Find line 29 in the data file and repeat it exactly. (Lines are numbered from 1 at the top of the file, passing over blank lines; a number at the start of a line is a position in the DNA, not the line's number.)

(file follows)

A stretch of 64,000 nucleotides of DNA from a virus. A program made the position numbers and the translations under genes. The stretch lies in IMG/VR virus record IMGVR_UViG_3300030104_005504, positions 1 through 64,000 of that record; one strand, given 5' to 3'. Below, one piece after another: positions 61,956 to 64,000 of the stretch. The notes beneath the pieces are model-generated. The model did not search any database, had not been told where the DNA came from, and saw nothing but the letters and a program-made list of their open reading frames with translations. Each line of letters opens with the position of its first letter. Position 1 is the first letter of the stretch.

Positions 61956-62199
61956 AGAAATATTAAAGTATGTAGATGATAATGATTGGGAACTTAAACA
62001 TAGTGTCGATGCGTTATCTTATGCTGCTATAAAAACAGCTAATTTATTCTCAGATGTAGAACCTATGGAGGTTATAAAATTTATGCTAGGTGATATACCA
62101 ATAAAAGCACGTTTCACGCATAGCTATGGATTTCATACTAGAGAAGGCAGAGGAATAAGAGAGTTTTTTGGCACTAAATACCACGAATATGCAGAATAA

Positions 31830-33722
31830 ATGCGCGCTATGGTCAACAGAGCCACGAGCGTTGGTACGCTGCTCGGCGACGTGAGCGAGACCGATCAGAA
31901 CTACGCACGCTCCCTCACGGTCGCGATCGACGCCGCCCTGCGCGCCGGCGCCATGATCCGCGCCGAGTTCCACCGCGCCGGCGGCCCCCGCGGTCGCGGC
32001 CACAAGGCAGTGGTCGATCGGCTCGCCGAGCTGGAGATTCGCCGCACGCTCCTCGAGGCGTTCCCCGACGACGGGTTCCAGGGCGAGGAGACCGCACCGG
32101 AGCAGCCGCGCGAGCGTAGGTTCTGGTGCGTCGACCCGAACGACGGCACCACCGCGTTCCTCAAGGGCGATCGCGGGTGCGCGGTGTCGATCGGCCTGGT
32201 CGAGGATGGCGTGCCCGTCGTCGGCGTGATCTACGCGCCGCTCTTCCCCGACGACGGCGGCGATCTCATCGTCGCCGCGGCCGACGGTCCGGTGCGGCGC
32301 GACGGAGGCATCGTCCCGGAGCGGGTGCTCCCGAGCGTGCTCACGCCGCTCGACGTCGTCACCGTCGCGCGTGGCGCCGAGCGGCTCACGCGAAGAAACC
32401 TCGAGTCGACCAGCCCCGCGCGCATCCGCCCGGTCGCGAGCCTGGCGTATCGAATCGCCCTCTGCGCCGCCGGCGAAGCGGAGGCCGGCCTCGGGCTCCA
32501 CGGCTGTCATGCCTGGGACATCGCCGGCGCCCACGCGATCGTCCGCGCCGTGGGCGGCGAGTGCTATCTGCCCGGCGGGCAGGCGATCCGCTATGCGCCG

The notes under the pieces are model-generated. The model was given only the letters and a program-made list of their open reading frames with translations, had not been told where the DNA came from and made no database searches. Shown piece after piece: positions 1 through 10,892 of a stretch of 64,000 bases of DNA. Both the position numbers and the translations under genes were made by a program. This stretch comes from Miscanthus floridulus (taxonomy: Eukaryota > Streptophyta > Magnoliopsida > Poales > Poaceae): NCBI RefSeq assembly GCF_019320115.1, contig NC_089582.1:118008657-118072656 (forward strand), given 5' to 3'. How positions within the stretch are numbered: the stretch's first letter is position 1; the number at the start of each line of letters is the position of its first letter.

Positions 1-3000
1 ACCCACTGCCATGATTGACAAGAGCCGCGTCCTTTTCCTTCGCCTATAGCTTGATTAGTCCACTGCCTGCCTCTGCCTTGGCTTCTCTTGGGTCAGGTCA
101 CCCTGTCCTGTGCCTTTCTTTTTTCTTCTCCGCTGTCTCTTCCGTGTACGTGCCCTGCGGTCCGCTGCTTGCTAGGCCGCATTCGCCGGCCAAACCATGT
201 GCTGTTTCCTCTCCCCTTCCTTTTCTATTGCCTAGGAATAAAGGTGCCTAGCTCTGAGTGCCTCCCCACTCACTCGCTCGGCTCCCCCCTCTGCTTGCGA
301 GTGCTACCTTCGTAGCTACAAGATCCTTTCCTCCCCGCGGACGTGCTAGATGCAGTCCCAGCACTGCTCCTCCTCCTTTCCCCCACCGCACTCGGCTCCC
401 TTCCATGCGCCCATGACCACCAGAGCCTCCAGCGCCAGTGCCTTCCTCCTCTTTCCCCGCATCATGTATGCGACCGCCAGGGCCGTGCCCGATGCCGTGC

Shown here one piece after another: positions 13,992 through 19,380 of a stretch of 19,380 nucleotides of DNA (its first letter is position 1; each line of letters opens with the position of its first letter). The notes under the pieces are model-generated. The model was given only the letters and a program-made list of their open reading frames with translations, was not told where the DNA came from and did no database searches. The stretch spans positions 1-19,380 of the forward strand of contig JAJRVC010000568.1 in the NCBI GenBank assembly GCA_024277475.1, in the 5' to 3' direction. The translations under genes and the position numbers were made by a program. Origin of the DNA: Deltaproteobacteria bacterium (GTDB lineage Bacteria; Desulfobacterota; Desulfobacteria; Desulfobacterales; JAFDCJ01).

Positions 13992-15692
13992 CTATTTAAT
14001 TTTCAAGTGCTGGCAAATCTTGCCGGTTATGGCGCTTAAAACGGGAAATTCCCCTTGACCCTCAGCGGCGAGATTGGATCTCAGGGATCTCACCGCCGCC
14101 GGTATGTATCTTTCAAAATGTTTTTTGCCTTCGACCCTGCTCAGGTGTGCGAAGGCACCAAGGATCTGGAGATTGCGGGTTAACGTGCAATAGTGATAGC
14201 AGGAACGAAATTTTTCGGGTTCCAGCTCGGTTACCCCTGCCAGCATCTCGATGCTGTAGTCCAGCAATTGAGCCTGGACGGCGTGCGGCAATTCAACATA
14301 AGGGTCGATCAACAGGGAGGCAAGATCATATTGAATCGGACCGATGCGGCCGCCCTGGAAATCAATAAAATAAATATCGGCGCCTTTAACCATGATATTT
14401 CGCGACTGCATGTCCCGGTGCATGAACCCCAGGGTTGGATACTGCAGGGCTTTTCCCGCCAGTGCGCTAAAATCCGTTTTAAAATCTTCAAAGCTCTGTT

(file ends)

14401 CGCGACTGCATGTCCCGGTGCATGAACCCCAGGGTTGGATACTGCAGGGCTTTTCCCGCCAGTGCGCTAAAATCCGTTTTAAAATCTTCAAAGCTCTGTT